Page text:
Nearly, Wordless Wednesday.

With all this horrible weather we’ve been having, I just needed a little reminder that spring is not that far away.

Prunus avium 'Plena'

Prunus avium ‘Plena’

Wisteria

Wisteria sinensis.

Syringa meyeri 'Palibin'

Syringa meyeri ‘Palibin’

Picture apr2011 815

Hang on, that reflection in the window is not mine.

Picture apr2011 919

That’s better, no reflection in this one.

Picture apr2011 1012

Papaver orientale var. bracteatum.

Advertisements

The Gardeners Rules and Regulations.

Rules? Aren’t they there to be broken?

No, sorry I can’t say that any more, not in my position. Even though certain garden practises can be. On the odd occasion when I have looked up something on-line (especially on-line), in a book or a magazine and have not been entirely confident with the information given to me, I have gone with my gut feeling and experience; a lot of the times it works …. but not always.

Rules and Regulations are everywhere, we have: general Health and Safety, Safety Data Sheets, COSHH (Control of Substances Hazardous to Health), Respect and Dignity, Fire Regulations, Manual Handling the list goes on and on. Most I agree with fully, especially when it comes down to peoples health and safety alongside the respect and dignity side of things; plus when it comes to protecting the environment.

The rules that I’m talking about, are the in-house rules you may still have and used to find in a working garden. As said, we all have the ones set for us by outside factors, I’m talking of the ones set by either the Head Gardener, garden owner, the Human Resources dept or all of the above.

The following rules and regulations I first saw in a brilliant book called ‘The Head Gardener – Forgotten Heroes of Horticulture’ by Toby Musgrave; definitely a must read book. So I wondered, how these may have changed compared to any modern day garden rules that we may have.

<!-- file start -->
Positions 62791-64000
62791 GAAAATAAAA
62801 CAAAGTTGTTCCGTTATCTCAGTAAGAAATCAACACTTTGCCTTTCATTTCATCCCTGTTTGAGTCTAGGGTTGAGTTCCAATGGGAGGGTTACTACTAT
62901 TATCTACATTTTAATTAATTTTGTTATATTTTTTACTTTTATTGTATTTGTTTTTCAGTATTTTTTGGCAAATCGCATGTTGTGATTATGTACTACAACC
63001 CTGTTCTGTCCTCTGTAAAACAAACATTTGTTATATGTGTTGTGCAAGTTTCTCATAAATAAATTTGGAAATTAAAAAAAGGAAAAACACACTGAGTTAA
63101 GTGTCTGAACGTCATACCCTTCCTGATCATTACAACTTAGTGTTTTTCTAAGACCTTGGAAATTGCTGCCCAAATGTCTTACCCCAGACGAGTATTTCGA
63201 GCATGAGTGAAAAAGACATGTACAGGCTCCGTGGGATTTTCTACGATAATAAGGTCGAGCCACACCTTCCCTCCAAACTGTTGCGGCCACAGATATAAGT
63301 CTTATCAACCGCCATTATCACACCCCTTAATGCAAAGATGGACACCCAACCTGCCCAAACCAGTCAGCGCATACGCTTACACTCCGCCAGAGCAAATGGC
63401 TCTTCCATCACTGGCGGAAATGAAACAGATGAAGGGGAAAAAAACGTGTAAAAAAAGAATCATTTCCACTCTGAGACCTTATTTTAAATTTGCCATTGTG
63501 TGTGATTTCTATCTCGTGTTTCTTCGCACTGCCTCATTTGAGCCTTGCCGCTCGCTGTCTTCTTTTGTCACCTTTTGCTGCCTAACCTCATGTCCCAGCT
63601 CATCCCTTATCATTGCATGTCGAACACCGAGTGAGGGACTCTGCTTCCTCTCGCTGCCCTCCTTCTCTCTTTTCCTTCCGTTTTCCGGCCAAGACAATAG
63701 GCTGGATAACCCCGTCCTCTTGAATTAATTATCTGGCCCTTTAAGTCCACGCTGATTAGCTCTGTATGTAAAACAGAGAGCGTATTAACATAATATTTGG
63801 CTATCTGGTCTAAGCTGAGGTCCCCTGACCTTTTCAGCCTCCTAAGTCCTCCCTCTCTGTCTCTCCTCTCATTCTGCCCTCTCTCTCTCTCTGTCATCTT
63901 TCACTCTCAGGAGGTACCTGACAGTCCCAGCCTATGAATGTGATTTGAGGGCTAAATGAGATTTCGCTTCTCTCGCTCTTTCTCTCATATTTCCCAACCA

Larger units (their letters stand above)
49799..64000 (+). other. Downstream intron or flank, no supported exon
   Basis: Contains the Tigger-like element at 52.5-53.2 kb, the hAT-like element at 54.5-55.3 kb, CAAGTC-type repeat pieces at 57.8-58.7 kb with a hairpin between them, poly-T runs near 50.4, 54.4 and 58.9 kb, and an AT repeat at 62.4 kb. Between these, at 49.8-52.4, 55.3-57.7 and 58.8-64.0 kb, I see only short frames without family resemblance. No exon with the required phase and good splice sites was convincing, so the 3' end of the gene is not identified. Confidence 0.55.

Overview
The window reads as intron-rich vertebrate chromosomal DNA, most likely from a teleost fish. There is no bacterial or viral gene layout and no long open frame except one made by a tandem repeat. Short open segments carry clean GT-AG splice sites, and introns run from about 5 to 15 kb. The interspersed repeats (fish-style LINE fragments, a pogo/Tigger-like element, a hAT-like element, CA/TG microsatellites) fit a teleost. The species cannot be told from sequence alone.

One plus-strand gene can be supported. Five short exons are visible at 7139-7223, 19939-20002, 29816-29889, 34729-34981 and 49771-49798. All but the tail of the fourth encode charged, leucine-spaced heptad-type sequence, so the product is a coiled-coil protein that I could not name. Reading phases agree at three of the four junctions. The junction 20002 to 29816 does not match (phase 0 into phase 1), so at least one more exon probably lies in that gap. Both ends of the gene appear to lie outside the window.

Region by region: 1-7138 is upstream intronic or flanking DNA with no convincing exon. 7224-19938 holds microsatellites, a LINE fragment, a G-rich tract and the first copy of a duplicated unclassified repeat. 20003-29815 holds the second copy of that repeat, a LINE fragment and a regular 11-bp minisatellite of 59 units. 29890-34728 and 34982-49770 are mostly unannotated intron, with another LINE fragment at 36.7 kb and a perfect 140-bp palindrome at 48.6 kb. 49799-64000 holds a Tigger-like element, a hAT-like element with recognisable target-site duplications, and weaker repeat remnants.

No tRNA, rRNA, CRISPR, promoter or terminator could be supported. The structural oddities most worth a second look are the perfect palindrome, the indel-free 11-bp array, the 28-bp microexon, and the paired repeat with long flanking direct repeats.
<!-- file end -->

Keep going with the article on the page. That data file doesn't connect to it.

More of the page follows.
RULES AND REGULATIONS OF THE
PLANT DEPARTMENT IN BICTON GARDENS – 1842

THE FOLLOWING RULES TO BE STRICTLY ATTENDED TO AND FINES TO BE PAID EACH PAY-DAY. THE AMOUNT SO PAID TO BE DIVIDED EQUALLY AMONGST THE MEN AT THE END OF YEAR, OR PUT TO SOME USEFUL PURPOSE. AS SHALL BE AGREED ON.

(Fines are all in old money)

1. Coming to work on a Monday morning vita a dirty shirt………………………….3

2. Coming to work morning without shoes being laced or tied……………………..3

3. any person employed in these departments found gathering fruit with unwashed hands………………………………………………………………………………….4

4. Going into any hothouse, greenhouse &c, or walking on any gravel walk with dirty shoes…………………………………………………………………………………………3

5. Taking a wheel-borrow with a dirty wheel on the walks, or in my other way making dirt and not immediately cleaning the same up………………………………3

6. Leaving any door or gate open in any department of the garden……………….3

7. Leaving door or gate unlocked, after opening the same, and not returning the key to its proper place…………………………………………………………………….3

8. Leaving any stoke-hole dirty, and not keeping the ashes cleaned out from under the grate, not sifting the cinders once a week…………………………………..3

9. Leaving any fire at night not in proper trim or order………………………………3

10. Leaving anything dangerous in or about the stoke-holes or furnaces……..12

11. Leaving a job unfinished in an un-workmanlike manner…………………………3

12. Making any waste of coals, dropping them about, or not keeping them swept clean up together………………………………………………………………………..3

13. Leaving open the cover of any 6-oiler or cistern…………………………………..6

14. Smoking a pipe of tobacco in the hours of work……………………………………4

15. Neglecting to grease a wheelbarrow when requisite………………………………3

16. Leaving any tool; wheelbarrow, steps, ladder, water-pot, &c., out of its proper place or putting it away dirty………………………………………………………3

17. Leaving rubbish in any hot house or greenhouse, or in any way making dirty and not immediately cleaning the same up……………………………………….3

18. Leaving heaps of grass,weeds,leaves or any rubbish whatever about the pleasure-grounds, borders walks,&c for each heap…………………………………….3

19. Carelessly breaking any plant, pan. grass, tool &c…………………………………3

20. Breaking any flower-pot with plants in it, and not immediately potting the same plants properly……………………………………………………………………………6

21. Neglecting, to do a job after having been once……………………………………..3

told of it the second time………………………………………………………………………6

22. Neglecting to attend to water fountains &c………………………………………….3